Category Archives: economics


An American submits his 2017 tax return to the IRS. Err, nevermind, this is from the Netherlands in 1640. (Pieter Brueghel the Younger, The tax collector’s office)

There’s a reason why every year I put off filing my taxes until almost the last possible moment. I usually just chalk it up to my ingrained habit of procrastination, and I’m sure that’s at least part of the story. But the real reason is that paying taxes in the United States is a nightmare.

Repeated TurboTax upsell attempts. Adding up all my Internet purchases so I can pay the Utah state “use” tax (a tax on _using_ things). Navigating a maze of credits, deductions, and ridiculous economic situations I’ve never even heard of but that could land me in hot water if I misunderstand. Did I sell that stock? Was that checkbox checked? Is this box greater than this box plus that box? This is freaking 2017. This whole thing should be automated. An algorithm. You know—computers doing calculations for us, executing well-defined rules for us _so we don’t have to._ Instead every American once a year spends hours and/or a bunch of money on this dance, searching for ways of clawing money back from the government. This isn’t taxation by rule of law—it’s taxation by incomprehensible bureaucratic procedure.

There should be one way to calculate your taxes, something well-defined that a computer can do for you. Something so transparent and straightforward that the IRS just says “You owe this much and this is why” and you say “Yup, that looks right” and click “Pay” or “Refund” and bam, you’re done.

But instead the tax prep industry and Grover Norquist alike lobby congress to keep the whole thing a mess so the status quo will continue: you’ll pay exorbitant sums to make somebody do your taxes for you, and you’ll hate hate hate taxes.

It doesn’t have to be this way. What if it was simple, understandable, and easy? What if it was clear that you were paying your fair share, and that everybody else was, too, and instead of a manual, form-filling, mind-boggling nightmare that mashes 1950s technology with all the worst of 2010s porkbarrel politics, we had a straightforward, sane, modern tax system we could even say we were proud of?


2017 you guys.



Do you ever feel that the previous generation just sees you as another potential acolyte to be indoctrinated and enlisted to fight the next big ideological war? In several situations I have felt like that. These were in linguistics, in economics, and—of course—in politics.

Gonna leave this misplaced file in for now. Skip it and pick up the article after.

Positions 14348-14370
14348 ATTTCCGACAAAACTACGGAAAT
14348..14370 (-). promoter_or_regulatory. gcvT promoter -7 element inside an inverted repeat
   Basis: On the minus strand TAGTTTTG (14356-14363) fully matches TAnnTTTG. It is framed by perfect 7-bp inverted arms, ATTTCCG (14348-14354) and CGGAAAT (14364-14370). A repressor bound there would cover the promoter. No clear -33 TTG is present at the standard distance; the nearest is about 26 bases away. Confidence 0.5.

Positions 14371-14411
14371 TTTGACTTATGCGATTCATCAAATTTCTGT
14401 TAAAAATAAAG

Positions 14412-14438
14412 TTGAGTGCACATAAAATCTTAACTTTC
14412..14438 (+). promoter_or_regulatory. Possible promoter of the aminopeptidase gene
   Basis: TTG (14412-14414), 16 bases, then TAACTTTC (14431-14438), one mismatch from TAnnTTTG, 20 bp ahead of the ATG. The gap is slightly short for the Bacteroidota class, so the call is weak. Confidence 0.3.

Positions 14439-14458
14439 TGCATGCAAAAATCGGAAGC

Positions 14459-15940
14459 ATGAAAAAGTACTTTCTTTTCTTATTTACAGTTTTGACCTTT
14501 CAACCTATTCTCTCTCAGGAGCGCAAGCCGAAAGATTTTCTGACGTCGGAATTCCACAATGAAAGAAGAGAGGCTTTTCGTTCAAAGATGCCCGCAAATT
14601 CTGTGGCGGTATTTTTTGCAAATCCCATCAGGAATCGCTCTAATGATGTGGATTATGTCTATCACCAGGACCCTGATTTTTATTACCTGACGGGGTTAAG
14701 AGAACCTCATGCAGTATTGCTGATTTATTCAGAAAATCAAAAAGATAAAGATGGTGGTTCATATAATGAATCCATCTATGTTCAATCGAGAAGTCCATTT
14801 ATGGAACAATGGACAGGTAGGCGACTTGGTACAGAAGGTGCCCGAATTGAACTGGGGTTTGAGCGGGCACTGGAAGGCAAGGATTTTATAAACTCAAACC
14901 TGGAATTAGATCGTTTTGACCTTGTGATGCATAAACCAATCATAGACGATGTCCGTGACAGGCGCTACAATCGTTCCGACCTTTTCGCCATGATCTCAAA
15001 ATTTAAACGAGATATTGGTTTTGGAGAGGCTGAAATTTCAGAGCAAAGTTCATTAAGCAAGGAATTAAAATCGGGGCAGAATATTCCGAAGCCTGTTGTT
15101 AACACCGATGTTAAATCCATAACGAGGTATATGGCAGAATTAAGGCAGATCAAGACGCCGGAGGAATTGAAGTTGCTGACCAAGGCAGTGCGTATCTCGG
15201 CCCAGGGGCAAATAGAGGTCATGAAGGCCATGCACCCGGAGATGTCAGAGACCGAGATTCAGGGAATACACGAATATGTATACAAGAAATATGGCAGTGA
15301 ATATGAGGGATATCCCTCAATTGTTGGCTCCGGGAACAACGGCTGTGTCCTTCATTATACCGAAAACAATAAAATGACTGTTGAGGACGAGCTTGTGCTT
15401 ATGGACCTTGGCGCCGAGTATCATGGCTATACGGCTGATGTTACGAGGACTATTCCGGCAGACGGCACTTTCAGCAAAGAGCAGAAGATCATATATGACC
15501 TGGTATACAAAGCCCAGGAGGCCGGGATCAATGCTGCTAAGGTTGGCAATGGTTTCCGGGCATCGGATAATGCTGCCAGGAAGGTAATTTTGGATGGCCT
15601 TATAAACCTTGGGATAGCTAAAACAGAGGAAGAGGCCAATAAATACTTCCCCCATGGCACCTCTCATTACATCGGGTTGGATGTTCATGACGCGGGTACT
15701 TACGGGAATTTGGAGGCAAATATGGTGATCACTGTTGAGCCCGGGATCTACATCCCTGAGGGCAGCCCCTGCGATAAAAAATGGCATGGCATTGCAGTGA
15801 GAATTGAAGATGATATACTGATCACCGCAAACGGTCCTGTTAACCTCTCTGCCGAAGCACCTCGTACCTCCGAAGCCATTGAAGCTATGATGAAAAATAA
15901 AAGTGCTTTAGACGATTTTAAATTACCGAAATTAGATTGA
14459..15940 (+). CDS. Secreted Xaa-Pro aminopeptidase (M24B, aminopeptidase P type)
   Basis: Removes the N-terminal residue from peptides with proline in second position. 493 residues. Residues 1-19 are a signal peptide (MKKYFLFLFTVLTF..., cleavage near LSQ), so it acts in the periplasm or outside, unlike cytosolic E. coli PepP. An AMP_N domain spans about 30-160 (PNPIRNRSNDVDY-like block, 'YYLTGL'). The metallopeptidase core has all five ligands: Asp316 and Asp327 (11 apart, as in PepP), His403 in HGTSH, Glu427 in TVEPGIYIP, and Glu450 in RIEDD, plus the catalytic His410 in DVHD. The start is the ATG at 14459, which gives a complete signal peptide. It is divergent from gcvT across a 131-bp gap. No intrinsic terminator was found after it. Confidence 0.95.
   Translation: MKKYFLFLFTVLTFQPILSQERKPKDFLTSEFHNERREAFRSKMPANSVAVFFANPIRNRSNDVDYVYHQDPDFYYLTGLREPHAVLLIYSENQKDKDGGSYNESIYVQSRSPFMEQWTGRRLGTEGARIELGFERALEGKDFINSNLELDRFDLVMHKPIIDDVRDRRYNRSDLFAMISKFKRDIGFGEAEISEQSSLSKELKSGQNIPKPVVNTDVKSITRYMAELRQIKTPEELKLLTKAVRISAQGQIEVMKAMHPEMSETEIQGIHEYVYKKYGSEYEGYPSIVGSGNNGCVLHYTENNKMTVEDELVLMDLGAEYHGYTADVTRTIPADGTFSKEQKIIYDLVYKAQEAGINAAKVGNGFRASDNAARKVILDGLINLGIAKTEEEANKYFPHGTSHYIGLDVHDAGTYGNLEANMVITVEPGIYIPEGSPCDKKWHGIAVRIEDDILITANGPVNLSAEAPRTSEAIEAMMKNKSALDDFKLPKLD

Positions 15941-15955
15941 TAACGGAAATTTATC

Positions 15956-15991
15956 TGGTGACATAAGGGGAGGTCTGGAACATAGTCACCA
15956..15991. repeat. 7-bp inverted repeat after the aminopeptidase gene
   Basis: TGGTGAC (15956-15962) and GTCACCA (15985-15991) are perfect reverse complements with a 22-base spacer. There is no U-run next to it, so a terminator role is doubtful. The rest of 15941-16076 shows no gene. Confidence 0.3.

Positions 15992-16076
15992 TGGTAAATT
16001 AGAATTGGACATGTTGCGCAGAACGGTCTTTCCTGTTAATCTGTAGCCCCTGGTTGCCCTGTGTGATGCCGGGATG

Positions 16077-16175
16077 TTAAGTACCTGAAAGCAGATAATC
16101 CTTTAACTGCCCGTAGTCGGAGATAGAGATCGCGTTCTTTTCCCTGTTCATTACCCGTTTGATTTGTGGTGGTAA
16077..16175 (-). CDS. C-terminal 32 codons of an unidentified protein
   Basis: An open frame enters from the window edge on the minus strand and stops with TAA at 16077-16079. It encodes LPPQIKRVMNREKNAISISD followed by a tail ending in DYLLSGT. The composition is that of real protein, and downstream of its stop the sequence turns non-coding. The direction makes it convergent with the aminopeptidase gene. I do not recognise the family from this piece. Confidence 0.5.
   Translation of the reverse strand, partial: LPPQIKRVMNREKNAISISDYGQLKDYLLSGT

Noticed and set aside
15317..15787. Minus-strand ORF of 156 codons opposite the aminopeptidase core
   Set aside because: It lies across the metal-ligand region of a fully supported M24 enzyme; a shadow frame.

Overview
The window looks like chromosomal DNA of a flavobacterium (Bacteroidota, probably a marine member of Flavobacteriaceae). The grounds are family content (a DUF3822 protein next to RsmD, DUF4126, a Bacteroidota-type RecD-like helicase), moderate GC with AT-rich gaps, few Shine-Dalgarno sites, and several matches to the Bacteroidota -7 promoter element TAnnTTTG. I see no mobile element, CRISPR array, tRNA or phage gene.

In linguistics the philosophical divide basically shakes out as the rationalist, pro-Chomsky forces vs. empiricist, post-Chomsky linguists. The core classes in the BYU linguistics program teach Chomsky, plain and simple. But, in the senior seminar class we learned about the First and Second Linguistics Wars. These were bitter ideological struggles that tore the discipline in half twice in as many decades. It was Chomsky vs. the World, and Chomsky won… sort of. He won rhetorical victory at the cost of turning linguistics into a no-man’s land. When we in the linguistics major learned that the minimalist grammars, the autosegmental theory, all of it that we had learned and had confidence in, were essentially the victors writing the history books, the attack plan of true believers in the reigning theory-as-doctrine to scorch earth in the battlefield of undergraduate minds, we lost faith in it. It was disillusioning. And so did the more reasonable part of the field of linguistics: people turned to other things, like corpus linguistics or statistical modeling.

Economics is in a lot of ways more empirically grounded than at least Chomskyan linguistics. Yet it, too, suffers from the distortions of ideology. Reading about the current economic crisis, I see one group blame excessive regulation, and another group blame insufficient regulation. Same discipline. Same data. Opposite stories. Was Keynes a hero, or a villain? An awful lot of name-calling goes on on some econ blogs. I’d like to see less ad hominem and more thoughtful analysis.

And, of course, politics. The ideological problems afflicting economics are but one front in a multifarious war that’s been raging for generations. I’m really tired of trying to figure out what position to take on a given issue, only to realize that the two sides (how come things always get reduced to two sides? why not three, or a hundred?) have been totally co-opted by the belligerents. So, if I think any policy protecting the environment is a good idea, I’m a sinister agent of the Left? If I think government should balance its budget, I’m a Republican hack? No. I’m just this guy who got thrown into this complex and wonderful world where everyone wants him to join their side, everyone wants to be right, but nobody really seems to care about discovering what’s really going on. With so much spin, it’s easy to get dizzy.

I know I get sucked into taking sides in ideological disputes all the time. My opposition to the bailout is a good example. But there’s a better way.